• Kristoff emerged the fastest on the Mall. (Getty Images)Source: Getty Images
Alexander Kristoff (Katusha-Alpecin) took the win on the streets of central London, beating out Magnus Cort (Orica-Scott) and Michael Matthews (Sunweb) to answer the naysayers within his own team that claim the Norwegian has under-performed this season.
By
Cycling Central

31 Jul 2017 - 8:24 AM  UPDATED 31 Jul 2017 - 8:36 AM

The catch of the late escape of Matteo Trentin (Quickstep Floors) and Jasper Stuyven (Trek-Segafredo) was left until the final kilometre, but it ended up being a day for the sprinters, with the bunch lining up to contest the flat finish along the Mall. 

Kristoff emerged the strongest of the fast men, using the Bora-Hansgrohe sprint train and surging clear to take victory. The German team had been looking to set the race up for Sam Bennet, but the Irishman couldn't hold the high speed on the front, fading to finish eighth, with the fast-finishing pair of Nielsen and Matthews filling out the podium.

Kristoff has come in for significant criticism from his team, with weight issues being raised as one of the reasons the big Norwegian has has a less successful season in terms of victories. With the win here, Kristoff took his second WorldTour win, backing up his success at Eschborn-Frankfurt. 

"We weren't able to win at all in the Tour, so we wanted to bounce back today," Kristoff said. "Today we showed we still have a good level and everybody was committed. I knew this course and knew it suited me quite well."

 

 

"After my crash in the Tour I did not feel so good and not in training either, but today it was ok. I could not really follow on the climb, but I felt much better than I did at the Tour. I knew I had a good shot and at the end Michael Mørkøv placed me very well for the final and I just had to take it from there.” 

Matthews flew the flag for Australia, coming off his green jersey at the Tour de France but found that he didn't quite have the legs to come over the top for the win. 

“I had a lot of confidence coming into the race today but unfortunately the legs weren’t as good as I would have liked,” said Matthews after the finish.

“I carried on training this week after the Tour and stayed focused in preparation for today. My goal was to attack on the climbs but I wasn’t able to make the difference. Some days you have bad days and I am still pleased to be able to finish third after a tough three weeks at the Tour.”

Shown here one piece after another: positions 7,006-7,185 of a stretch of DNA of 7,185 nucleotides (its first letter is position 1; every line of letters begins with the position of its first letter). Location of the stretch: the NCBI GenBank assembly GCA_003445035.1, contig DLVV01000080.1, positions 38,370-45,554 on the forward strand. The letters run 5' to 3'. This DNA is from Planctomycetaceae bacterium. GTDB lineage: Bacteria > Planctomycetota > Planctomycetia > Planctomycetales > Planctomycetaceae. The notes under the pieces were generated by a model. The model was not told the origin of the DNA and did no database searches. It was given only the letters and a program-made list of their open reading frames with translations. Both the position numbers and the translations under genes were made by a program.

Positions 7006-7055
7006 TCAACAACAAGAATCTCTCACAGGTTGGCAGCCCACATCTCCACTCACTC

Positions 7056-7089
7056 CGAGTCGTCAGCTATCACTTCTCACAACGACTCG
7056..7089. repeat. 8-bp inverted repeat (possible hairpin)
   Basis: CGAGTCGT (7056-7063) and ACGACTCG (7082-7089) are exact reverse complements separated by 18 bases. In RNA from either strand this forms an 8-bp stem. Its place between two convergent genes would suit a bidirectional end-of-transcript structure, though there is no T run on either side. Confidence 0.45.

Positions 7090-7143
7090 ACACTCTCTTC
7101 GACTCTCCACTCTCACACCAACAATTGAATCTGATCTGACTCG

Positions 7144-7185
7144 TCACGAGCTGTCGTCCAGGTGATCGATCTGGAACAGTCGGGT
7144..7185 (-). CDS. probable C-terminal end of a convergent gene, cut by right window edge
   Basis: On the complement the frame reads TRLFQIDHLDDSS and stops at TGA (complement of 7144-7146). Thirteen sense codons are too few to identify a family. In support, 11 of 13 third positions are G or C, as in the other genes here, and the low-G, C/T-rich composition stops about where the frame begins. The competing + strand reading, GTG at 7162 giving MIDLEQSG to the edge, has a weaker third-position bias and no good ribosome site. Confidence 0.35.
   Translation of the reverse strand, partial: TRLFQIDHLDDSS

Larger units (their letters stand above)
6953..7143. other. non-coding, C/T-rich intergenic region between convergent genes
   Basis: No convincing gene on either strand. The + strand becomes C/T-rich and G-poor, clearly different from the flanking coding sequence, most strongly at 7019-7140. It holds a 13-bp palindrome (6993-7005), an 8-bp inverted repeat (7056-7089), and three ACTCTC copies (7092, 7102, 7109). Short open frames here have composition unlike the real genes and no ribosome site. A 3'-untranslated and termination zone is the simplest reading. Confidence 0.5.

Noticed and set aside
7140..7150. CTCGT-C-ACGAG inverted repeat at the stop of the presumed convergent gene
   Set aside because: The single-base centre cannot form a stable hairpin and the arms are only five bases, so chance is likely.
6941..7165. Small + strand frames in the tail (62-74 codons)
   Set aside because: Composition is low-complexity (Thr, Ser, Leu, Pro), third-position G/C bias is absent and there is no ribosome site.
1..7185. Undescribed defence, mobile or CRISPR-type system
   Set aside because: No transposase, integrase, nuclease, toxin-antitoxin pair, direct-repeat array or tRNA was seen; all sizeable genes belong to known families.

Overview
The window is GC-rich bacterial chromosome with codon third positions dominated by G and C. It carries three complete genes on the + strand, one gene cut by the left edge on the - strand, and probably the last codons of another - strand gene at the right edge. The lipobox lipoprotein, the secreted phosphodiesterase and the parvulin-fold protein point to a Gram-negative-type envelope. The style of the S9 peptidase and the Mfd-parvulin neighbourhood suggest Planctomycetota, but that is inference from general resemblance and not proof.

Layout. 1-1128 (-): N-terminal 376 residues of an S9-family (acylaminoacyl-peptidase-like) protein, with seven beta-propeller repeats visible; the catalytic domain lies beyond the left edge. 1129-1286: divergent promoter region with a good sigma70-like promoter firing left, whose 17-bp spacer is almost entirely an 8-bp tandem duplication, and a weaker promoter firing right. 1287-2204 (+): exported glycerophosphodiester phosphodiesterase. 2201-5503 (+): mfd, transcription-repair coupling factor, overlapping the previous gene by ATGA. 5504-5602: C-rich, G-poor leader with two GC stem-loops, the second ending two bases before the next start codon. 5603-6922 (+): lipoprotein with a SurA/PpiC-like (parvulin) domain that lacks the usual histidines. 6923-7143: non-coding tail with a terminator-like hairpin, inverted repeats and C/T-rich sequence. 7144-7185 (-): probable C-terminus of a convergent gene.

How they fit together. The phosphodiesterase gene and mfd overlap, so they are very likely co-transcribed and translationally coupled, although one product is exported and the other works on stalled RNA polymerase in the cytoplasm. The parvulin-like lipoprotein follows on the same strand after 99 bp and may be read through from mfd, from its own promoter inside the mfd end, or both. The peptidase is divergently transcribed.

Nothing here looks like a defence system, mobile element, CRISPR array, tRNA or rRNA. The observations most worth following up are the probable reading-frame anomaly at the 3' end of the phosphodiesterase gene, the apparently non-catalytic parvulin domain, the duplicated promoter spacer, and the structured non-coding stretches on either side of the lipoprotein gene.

As it happened

The 183-kilometre race started and finished in central London, but much of the ride took place on the hills of Surrey, with five short, steep climbs forming the main difficulty on the day.

Julien Duval (AG2R La Mondiale), Twan Castelijns (LottoNL-Jumbo), Mads Würtz Schmidt (Katusha), Wesley Kreder (Wanty-Groupe Gobert) and Iljo Keisse (Quick-Step Floors) formed the early break, moving clear as the race headed out of town. Their gap extended up to a maximum of four minutes before the peloton tightened the leash and gradually began pulling them back in, with Team Sunweb doing much of the work at the front.

Duval and Kreder were dropped, leaving a front trio of Keisse, Castelijns and Schmidt up the road. Their gap was down to two minutes with 90 kilometres to go and it continued to fall rapidly as the pack maintained a consistent pace over the undulating terrain around Surrey. The catch was made shortly after the Ranmore climb, but that only spurred further action in the bunch, with Sky moving to the front to put the pressure on.

A number of attacks resulted in a small group going clear, with Pete Kennaugh (Team Sky) jumping away with Trentin and Daryl Impey (Orica-Scott). Kennaugh dropped off the back of the move quite quickly, but he was replaced in the lead trio by Stuyven, who caught up on the next climb as the peloton regrouped behind.

The trio of Impey, Trentin and Stuyven never had much more than half a minute's advantage, but their gap remained relatively steady as the kilometres ticked down and the race headed back into central London and Impey fell off the pace with 15 kilometres remaining.

Trentin and Stuyven pressed on, and despite having a gap of only around 20 seconds, they made it all the way through the final corners only to be caught by a hungry peloton with a kilometre to go.

Bora controlled the sprint into the last few hundred metres, but Kristoff was well-placed only a few positions behind Bennett, and he quickly pulled level once Bennett opened his sprint. The Norwegian was better able to maintain his sprint and held off the fast finish of Nielsen to take the win.